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Cable Operator Restarts Talks with AMC After Threat of Network Cutoffs Over Streaming Exclusives

Jeff Kotuby

There seems to be a faint, glimmering light at the end of the tunnel regarding the ongoing tiff between TDS Telecom and AMC Networks.

TDS Telecom is at odds with AMC Networks over, what it feels, are unfair business practices for its subscribers. The company announced in a blog post that it would pull AMC Networks — including AMC, BBC America, We TV, BBC World News, IFC, and SundanceTV — as of June 10. However, according to NextTV, that might not be the case.

TDS Telecom is a Madison, WI-based cable provider that serves over 280,000 subscribers in Colorado, New Mexico, North Carolina, Oregon, Texas, and Utah.

The site reached out to TDS Telecom’s director of external affairs and communications, Kit Beyer, who told them via email, “Since TDS notified its customers that it would no longer carry the AMC Network, discussions have restarted with the network, TDS will continue to fight for fair rates and terms for our customers and will strive for a reasonable outcome.”

TDS has qualms with AMC’s shift in original programming, where they are debuting new series on their streaming service AMC Plus instead of the linear network. “TDS does not agree with AMC’s decision to move valued content from live TV distribution to distribution exclusively on their streaming service,” TDS said in a blog post. “Asking cable subscribers to pay more while the AMC Network carves out highly valued content and delivers less to cable subscribers is not fair or reasonable.”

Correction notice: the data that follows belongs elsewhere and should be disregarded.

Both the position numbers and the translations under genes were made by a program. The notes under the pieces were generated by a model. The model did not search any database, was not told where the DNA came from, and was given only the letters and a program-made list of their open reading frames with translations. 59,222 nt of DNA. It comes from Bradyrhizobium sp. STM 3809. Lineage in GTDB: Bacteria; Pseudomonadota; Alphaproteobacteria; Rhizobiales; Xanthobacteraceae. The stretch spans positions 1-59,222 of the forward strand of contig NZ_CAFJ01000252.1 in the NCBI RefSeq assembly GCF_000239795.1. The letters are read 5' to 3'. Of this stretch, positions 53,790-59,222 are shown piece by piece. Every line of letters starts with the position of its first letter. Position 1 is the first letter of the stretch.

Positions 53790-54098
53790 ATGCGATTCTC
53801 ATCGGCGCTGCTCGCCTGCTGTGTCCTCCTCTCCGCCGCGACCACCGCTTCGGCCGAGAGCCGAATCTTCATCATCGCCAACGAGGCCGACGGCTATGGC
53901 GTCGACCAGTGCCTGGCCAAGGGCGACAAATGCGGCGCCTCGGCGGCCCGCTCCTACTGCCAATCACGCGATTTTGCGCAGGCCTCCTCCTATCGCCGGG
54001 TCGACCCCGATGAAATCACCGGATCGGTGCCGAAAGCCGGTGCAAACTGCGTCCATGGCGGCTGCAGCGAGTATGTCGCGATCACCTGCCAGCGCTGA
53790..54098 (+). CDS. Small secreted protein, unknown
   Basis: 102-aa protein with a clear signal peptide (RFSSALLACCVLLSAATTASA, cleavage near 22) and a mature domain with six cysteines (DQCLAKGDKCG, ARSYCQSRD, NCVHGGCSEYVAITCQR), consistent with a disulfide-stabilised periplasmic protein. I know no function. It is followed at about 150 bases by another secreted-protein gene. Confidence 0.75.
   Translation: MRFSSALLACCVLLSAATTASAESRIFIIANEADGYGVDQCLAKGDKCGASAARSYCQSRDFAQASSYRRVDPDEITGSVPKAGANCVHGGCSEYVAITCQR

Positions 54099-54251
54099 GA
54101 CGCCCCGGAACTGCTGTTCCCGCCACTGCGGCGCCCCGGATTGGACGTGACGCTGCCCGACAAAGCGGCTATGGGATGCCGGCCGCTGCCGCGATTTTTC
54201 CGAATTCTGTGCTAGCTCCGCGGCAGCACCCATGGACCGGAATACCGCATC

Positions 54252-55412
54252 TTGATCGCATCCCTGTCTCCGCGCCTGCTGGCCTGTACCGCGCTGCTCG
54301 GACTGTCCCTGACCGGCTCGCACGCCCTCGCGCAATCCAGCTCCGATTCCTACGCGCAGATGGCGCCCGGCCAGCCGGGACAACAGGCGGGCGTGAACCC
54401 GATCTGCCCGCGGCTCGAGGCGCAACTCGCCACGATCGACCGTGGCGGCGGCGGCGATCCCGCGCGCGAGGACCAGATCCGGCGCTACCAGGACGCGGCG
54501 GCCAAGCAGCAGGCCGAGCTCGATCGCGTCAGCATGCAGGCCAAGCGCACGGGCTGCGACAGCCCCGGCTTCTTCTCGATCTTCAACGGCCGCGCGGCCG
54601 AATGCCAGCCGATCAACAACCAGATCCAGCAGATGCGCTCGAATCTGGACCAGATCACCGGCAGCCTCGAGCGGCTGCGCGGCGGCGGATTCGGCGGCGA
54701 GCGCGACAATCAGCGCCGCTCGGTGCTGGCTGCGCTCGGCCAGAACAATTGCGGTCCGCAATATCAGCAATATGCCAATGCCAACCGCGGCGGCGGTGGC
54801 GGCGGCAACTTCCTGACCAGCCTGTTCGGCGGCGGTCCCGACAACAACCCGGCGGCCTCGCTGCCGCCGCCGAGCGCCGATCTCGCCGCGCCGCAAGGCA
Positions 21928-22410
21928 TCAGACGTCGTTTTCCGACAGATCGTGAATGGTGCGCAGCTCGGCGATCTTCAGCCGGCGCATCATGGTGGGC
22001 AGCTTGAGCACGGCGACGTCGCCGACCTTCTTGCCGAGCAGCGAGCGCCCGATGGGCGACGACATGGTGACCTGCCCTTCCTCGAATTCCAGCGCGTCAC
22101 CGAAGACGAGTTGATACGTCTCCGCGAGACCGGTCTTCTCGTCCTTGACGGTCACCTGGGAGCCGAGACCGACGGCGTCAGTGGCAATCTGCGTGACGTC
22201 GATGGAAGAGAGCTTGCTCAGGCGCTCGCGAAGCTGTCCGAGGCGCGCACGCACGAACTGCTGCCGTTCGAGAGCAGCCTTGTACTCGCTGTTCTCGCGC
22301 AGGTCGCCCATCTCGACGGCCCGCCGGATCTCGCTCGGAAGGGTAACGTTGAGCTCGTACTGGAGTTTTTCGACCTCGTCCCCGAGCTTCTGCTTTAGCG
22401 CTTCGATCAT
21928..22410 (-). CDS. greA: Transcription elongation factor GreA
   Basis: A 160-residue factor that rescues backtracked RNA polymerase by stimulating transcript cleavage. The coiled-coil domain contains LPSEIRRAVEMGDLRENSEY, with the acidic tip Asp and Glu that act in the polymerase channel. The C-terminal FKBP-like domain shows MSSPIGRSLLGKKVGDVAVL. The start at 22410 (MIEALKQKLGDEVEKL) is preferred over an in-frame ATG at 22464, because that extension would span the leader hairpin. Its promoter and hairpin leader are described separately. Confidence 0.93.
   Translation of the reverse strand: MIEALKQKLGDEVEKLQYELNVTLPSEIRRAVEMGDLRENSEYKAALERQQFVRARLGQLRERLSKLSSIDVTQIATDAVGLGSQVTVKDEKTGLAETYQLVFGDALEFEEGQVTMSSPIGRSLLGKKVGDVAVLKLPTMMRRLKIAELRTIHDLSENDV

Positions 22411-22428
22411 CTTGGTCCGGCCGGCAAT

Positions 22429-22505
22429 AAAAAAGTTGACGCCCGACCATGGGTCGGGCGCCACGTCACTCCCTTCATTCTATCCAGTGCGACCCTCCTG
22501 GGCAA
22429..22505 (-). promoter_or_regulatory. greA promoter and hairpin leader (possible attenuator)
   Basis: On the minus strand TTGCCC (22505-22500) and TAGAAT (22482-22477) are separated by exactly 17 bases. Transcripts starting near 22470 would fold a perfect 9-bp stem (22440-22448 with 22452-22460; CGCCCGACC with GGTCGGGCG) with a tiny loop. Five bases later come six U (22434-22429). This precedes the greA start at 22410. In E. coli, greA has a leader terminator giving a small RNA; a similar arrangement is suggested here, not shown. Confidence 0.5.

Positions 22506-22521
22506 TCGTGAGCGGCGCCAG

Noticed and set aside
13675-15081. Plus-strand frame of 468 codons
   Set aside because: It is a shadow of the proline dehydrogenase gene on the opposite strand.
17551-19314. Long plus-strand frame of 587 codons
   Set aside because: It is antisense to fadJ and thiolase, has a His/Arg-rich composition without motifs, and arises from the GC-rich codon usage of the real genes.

While this situation could ultimately resolve itself, it could also set a dangerous precedent between cable companies and broadcast networks that are interested in starting their own streaming services.

The Walking Dead

October 31, 2010

Sheriff’s deputy Rick Grimes awakens from a coma to find a post-apocalyptic world dominated by flesh-eating zombies. He sets out to find his family and encounters many other survivors along the way.

This is not a unique situation. With streamers like AMC+, Hulu, Peacock, and Discovery+, shows are increasingly showing up on the streaming platforms either exclusively on those platforms or ahead of their linear counterparts.

New seasons of shows like “90 Day Fiance” on Discovery+ or the recently announced “Below Deck Mediterranean” on Peacock, showing up for streaming audiences days or weeks ahead of their linear window may not mean much in the short run, but in the longer run, bigger shows like “The Walking Dead” on AMC+ or perhaps “SEAL Team” on Paramount+ showing up either ahead of their linear windows or exclusively on streaming services, will completely change the landscape when it comes to linear cable and satellite systems renegotiating their contracts with studios and program providers.

Don’t be surprised if some of those cable and satellite providers begin to demand more cash for carriage rights. And if they don’t get them right away, don’t be surprised if some of your favorite channels get pulled offline during those potentially contentious negotiations.

AMC Plus is a premium streaming service available through Apple TV, Amazon Prime Video, Roku, Xfinity, Dish Network, DirecTV, YouTube TV and Sling TV. It includes content from AMC, BBC America, IFC, Sundance TV, Shudder, Sundance Now, and IFC Films Unlimited. It costs $8.99 per month.

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